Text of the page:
My husband and I both have our fair share of bad habits. He won’t make the bed and leaves the bathroom sink wet. I oversleep and don’t put dirty clothes in the hamper. Annoying? Yes. Divorce-worthy? No. I would never divorce my husband because he doesn’t make the bed and he wouldn’t divorce me because I like to sleep in on the weekends. Those are just aren’t habits that are capable of killing a marriage and they are habits that we were both well aware of before we ever got married. While those habits wouldn’t destroy a marriage there are five habits that could.
Putting Someone Else First
Who is #1 in your life? If you answered anything other than your spouse then you’re not putting your marriage first. It’s ok to be close to your parents, your siblings and your friends but you made a commitment to your spouse and you have an obligation to make them a priority. Don’t allow your parents to speak poorly about your spouse. Don’t side with your parents or siblings in a disagreement with your spouse. Don’t spend all of your free time with your friends. It’s important to set boundaries and focus on your marriage.
If you’ve ever read the 5 Love Languages then you’ll probably remember that touch is one of those languages. Touch is one of the primary ways that we express love to one another and sex is the most intimate way to show love. There are a lot of research studies out there that have shown that physical connection, orgasm and cuddling lead to increased emotional joy, lower levels of stress and anxiety as well as physical benefits like lower blood pressure. When you start avoiding sex with your spouse you stop speaking one of the languages of love and start to create questions such as, “Is he/she not attracted to me anymore?” and “Is he/she sleeping with someone else?” which breeds resentment and anger.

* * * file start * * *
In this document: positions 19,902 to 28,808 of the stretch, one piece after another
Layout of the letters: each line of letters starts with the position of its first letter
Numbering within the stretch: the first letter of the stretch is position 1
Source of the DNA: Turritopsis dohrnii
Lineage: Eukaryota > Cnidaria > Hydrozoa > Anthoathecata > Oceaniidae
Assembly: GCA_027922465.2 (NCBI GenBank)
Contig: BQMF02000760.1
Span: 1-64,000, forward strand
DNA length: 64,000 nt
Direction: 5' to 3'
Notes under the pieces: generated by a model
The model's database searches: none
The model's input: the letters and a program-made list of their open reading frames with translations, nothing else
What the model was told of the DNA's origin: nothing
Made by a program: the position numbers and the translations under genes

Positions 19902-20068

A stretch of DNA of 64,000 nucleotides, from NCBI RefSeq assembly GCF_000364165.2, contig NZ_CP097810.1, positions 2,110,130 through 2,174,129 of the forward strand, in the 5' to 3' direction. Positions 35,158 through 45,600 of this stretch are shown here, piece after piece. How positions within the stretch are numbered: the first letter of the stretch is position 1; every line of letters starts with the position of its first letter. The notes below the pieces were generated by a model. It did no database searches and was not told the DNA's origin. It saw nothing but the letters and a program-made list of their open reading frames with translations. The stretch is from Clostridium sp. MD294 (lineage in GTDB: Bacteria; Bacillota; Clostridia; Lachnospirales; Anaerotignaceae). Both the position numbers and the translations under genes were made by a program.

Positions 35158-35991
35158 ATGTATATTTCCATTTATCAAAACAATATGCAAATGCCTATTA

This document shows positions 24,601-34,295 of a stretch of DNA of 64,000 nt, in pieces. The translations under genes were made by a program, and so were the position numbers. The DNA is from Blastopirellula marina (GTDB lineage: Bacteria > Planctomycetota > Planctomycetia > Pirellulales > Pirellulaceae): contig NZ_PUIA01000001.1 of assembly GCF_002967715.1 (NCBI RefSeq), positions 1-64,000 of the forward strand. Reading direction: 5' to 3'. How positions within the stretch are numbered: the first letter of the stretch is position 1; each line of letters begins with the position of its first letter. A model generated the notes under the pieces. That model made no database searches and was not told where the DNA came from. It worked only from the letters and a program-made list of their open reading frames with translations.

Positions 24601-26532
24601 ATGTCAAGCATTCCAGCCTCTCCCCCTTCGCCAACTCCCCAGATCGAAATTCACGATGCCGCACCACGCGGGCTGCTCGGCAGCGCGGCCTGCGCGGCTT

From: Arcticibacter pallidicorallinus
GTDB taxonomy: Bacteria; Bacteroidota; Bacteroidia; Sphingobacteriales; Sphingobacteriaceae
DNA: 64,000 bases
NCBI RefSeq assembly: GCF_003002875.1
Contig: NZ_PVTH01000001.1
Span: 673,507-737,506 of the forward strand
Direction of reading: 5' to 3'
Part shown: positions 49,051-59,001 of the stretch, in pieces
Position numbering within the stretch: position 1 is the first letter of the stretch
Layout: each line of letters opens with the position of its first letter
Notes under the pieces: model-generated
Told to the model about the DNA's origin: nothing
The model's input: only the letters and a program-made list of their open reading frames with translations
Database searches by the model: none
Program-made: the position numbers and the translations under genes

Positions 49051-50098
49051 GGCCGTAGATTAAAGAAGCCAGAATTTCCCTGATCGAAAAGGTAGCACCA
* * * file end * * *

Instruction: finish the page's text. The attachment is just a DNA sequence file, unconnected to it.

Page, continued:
Keeping Secrets / Hiding Purchases
You and your spouse should have common goals and dreams. Often these goals and dreams have a big financial commitment; I’m talking about things like paying off debt, building up savings, buying a home, etc. Don’t keep financial secrets from your spouse. Don’t make new purchases and then hide them or sneak them into the house when the other isn’t home. If you spent $150 on a new in-season handbag confess it. If you need a new pair of black boots or if you want a new electronic gadget talk about it, come to a common agreement, and share.
An addiction can kill a marriage fast because it places something else above your marriage. The object of your addiction becomes more important that your spouse, than your family and your relationship. It’s important to note that addiction doesn’t necessarily mean alcohol or drugs; you can have an addiction to video games, the internet, social media, shopping, gambling, etc. If you’re going to have an addiction it should be to your spouse, not to something that is taking time away from your spouse.
Making Your Spouse the Enemy
We all have those bad days when the car broke down, you had a flat tire, you were yelled at by your boss, the kids got in trouble, etc but that is no excuse for taking out your frustration and anger by picking apart your spouse. Don’t pick a fight. Don’t make mountains out of molehills. Don’t make your spouse the enemy. Be communicative and share that you’ve had a bad day. Explain what has happened to upset you. Allow your spouse to be a source of comfort.
What do you think? Any other bad habits you can think of that could lead to the destruction of your marriage?